The crisis deepens

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It’s reported by STATS SA that 30 million South Africans are trapped in abject poverty. This figure is more than half of the entire South African population. The youth are the hardest hit by this scourge. The outgoing Statistician General lamented extensively the country’s sombre future, in particular that of the young blood. Limpopo, KwaZulu-Natal and the Eastern Cape, the predominantly rural provinces, are the area most affected.

Levels of inequality, poverty and unemployment have reached alarming proportions, nationwide. Rural development and land reform initiatives have failed to make an indelible dent on the state of rural provinces.

The 30 million poverty stricken segment of the population is black in general and African in particular, with a paltry fraction of white folks. The majority of these people are young Black women in general and young African women in particular. This phenomenon has increased the political and socio-economic risk to high levels. Gender disparities have also increased.

This phenomenon has also increased the size of the unemployed, unemployable informal labour market and contributed to the contraction of the primary labour market.

The latter is not in a position to create massive job opportunities. The present economic trajectory is not labour intensive, it’s skills intensive. The debate around a labour-intensive labour market has become a myth. The economy is largely driven by state of the art technology.

The permeation of the primary labour market requires skills, knowledge and expertise relevant to a knowledge-based economy driven by multifaceted technology.

This space has not been reconfigured and customized to the demands and needs facing South Africa.

South Africa constitutes an integral part of a competitive and aggressive global space, which means it should change its approach to skills development and training and development. Setas have failed to rise to this challenge due to the corporatisation of the training and development landscape. Seta spaces should be re-configured and customised to the needs and demands facing South Africa. Gross under-spending and the obsession with lavish life styles have compromised a number of Setas.

The skills deficit has not been adequately addressed to ensure the absorption of a reasonable number of new entrants by the primary labour market. Alternative self-employment opportunities have not been adequately explored. The informal labour market, quantitatively has become the largest niche and prone to black market activities. The lack of strategy to tap into this market and integrate it into the so-called first world economy is worrisome.

Debates around the economy or political economy are not coming up with concrete proposals on how to address the growing number of the unemployables, unemployment and the question of the informal labour market. Such debates focus more on ideological rhetoric and root causes of the problem and fall short of addressing solutions.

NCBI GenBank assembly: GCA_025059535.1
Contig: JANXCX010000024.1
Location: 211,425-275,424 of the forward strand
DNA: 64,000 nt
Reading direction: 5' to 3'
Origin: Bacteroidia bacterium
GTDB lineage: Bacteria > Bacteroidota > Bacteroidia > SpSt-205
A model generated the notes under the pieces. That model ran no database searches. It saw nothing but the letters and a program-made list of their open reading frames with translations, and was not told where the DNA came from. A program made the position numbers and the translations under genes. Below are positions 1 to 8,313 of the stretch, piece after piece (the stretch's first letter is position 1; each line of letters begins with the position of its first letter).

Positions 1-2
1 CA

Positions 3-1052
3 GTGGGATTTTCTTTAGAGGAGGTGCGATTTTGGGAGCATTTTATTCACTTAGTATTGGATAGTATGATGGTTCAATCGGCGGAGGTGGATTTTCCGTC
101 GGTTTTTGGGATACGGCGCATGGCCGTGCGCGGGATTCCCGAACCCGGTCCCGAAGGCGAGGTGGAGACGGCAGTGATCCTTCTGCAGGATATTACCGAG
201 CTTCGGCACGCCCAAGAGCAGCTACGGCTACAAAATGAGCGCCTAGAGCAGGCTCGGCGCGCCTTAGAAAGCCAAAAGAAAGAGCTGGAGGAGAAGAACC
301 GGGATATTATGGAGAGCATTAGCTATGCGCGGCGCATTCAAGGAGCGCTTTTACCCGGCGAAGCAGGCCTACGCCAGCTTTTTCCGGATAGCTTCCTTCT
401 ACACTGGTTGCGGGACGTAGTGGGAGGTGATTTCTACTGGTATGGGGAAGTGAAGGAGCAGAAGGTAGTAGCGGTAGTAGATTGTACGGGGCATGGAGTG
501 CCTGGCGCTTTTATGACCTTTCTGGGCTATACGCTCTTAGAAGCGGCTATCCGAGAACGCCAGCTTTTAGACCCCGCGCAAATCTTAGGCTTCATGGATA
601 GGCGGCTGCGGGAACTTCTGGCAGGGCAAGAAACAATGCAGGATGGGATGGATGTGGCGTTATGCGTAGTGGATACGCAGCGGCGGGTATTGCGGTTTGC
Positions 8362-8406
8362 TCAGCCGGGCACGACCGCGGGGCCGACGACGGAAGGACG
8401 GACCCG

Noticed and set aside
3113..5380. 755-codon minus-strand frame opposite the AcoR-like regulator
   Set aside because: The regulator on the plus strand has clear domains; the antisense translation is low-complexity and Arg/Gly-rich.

There is abundant literature on a wide range of economic strands. What is needed most is the appropriate application of the tools of analysis to come up with a workable alternative trajectory for South Africa.

The question of leadership becomes critical to propel the country forward. In the absence of astute leadership, all the grand ideas we have may not come into fruition. This is the challenge the South Africans must resolve.

We should be worried the bulk of our youth is trapped in poverty and unemployment. The unengaged youth could engage itself in counter-productive activities. Without exaggerating the intensity of this problem, if this group of young people is left unattended to, it could transform itself into irreformable cohort.

Gauteng MEC for Education Panyaza Lesufi has made head scratching revelations that drugs have taken over schools in the Gauteng province. This scourge has affected other areas as well outside the mentioned province.

This is symptomatic of a deeply entrenched socio-economic problem that requires high level intervention across the board. There is a saying that says, you only realise the seriousness of the problem when it pounces on you. New York in the US at some point was once a hotbed for the underworld mandarins. But the situation was turned around through collective action under the guidance of a visionary leadership. In the absence of the latter, opportunistic interventions find expression in every aspect of life.

The country at the moment is undergoing a tumultuous transitional period from a relatively stable environment via low internecine chaos to an unknown destination. We’re now in full-blown autopilot and intervention is required to resume control. Kneejerk interventions and ad-hoc protest informed by anger may not work. Situations of this nature require highly alert minds guided by a well thought-out plan with quantifiable milestones.

During times of crisis, the convergence of interests and ideas across the board informed by unity of purpose becomes the highest priority. Problems and challenges facing South Africa now cut across political and ideological divisions. The prevailing circumstances could be used as a precursor to establish a unity of purpose framework in order to propel change, going forward. Circumstantial factors have opened space for the unity of purpose, and this is also supported by the fluidity of the situation.

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